My latest project (October 2017) is a plague doctor masque. Not quite finished but close…

Now the mask is completed!


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How Some Fellow Mensans View Mentioning IQ…

Obviously I’m not alone in my ongoing dilemma as to when, if at all, to mention my membership in Mensa. It always felt a bit awkward, and maybe I dreaded the possibility, that someone would think me pretentious or an arrogant ass for even mentioning the fact. When is it OK to let it be known? Should you even put it on your resume? If so, does that put you in ‘bad light’ in the eyes of a potential employer? If you don’t reference it on your resume, could you possibly be sabotaging your chances of securing a job that requires logical reasoning and high intelligence? Just where do you draw the line? And, if you were to put it on your resume, or bring it up during the interview process, just how would you do so?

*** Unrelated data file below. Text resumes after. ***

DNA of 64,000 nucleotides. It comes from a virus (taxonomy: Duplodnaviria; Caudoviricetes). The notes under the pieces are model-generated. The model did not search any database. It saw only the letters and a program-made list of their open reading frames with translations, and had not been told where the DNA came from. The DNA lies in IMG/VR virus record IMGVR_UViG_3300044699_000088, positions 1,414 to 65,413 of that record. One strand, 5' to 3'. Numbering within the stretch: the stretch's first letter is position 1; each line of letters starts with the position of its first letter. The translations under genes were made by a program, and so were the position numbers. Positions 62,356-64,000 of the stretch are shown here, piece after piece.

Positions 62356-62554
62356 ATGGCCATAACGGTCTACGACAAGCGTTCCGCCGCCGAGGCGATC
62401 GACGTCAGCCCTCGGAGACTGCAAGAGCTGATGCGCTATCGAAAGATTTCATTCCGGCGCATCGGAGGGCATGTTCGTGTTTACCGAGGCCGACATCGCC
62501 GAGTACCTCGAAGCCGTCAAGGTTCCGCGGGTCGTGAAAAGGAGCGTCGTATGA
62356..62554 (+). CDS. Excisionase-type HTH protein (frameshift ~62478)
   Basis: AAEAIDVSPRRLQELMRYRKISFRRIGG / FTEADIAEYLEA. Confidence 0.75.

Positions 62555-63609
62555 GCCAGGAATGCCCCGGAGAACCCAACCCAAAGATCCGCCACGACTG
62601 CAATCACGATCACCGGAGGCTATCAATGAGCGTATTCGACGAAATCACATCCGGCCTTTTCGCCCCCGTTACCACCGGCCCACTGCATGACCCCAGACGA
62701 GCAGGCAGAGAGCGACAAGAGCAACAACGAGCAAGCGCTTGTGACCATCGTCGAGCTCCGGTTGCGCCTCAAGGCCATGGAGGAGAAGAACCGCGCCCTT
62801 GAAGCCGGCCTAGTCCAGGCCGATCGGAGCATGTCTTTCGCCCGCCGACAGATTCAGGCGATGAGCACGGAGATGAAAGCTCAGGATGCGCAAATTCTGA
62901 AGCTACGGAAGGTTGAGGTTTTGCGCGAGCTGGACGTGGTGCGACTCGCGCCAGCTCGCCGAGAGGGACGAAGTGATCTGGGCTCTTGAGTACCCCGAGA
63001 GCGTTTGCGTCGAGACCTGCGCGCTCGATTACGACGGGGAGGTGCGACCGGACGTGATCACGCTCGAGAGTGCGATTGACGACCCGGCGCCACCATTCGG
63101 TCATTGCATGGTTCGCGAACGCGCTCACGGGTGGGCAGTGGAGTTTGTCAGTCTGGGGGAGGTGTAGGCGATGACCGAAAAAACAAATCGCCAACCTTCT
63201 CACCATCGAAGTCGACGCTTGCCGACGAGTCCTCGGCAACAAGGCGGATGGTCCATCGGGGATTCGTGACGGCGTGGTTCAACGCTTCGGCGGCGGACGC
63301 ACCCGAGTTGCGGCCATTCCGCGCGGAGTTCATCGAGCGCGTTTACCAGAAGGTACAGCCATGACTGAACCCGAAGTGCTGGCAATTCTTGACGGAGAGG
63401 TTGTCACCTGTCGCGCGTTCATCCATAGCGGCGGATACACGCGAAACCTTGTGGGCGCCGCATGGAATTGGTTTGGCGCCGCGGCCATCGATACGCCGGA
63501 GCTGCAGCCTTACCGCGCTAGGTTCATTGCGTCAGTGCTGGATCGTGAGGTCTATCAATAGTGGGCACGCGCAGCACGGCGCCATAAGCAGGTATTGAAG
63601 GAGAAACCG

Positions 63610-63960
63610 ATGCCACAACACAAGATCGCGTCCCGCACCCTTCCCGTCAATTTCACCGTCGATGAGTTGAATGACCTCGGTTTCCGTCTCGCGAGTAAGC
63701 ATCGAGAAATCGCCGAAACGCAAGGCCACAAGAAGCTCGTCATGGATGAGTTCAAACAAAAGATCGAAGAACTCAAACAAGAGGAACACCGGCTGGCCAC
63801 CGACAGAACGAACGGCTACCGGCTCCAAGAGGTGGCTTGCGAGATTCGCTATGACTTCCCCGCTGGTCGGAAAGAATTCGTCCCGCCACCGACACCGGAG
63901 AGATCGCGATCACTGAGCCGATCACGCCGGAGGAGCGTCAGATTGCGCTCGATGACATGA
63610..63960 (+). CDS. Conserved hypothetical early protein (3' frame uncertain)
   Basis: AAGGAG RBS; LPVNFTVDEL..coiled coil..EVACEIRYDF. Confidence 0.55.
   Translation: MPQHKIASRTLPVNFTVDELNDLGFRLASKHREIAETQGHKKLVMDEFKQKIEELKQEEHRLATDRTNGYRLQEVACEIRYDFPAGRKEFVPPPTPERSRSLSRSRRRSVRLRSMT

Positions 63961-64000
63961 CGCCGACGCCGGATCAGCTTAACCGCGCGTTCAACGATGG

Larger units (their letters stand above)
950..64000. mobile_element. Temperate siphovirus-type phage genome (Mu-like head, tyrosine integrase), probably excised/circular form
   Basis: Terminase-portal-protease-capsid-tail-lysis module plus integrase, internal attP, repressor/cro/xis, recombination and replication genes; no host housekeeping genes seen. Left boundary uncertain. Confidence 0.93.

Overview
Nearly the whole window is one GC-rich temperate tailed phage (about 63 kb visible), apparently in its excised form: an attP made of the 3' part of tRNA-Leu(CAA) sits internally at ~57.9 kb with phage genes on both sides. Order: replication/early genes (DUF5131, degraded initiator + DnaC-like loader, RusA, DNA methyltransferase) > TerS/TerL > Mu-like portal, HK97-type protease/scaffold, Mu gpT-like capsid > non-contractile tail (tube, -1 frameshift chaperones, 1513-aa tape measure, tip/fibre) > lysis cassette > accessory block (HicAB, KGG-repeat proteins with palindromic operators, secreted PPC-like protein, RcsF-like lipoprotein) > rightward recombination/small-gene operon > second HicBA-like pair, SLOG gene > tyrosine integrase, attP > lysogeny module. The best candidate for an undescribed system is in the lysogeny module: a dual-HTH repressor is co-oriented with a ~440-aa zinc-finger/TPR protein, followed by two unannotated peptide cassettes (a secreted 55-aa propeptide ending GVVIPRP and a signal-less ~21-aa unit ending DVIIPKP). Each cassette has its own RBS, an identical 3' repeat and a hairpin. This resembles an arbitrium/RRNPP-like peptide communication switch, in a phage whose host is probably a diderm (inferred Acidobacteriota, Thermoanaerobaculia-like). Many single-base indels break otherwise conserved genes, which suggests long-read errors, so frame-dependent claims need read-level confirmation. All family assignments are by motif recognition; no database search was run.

Try looking at it from a different perspective. Let’s say you’re applying for a job that receives numerous applicants for the same type of job. Your degree is probably no different from dozens of others being considered. What sets your resume apart from all the others? The fact that you may have a Masters instead of Bachelors? Or, a Doctorate instead of a Masters? What about if your degree is from a prestigious university and not a local community or state college?  As an applicant, wouldn’t you want to stress where you were educated and the level of your education? And maybe, if you are just entering the job market, you’d want to point out your GPA or making the Dean’s List? Aren’t these the things a potential employer would want to know? I mean, if I’m looking to hire the best qualified applicants for a position, wouldn’t I then want the most ‘bang’ for my buck, so to speak? The answer should be obvious, right?

Why is it considered ‘bad form’ to mention your IQ? Are professional athletes ridiculed for being good at what they do? When was the last time someone said “Hey, you don’t have to excel at so-and-so! Show-off!” to an MLB, NFL, NBA player or other professional athlete? Athletes are highly regarded in their particular sport… so why aren’t highly intelligent people viewed in a similar light?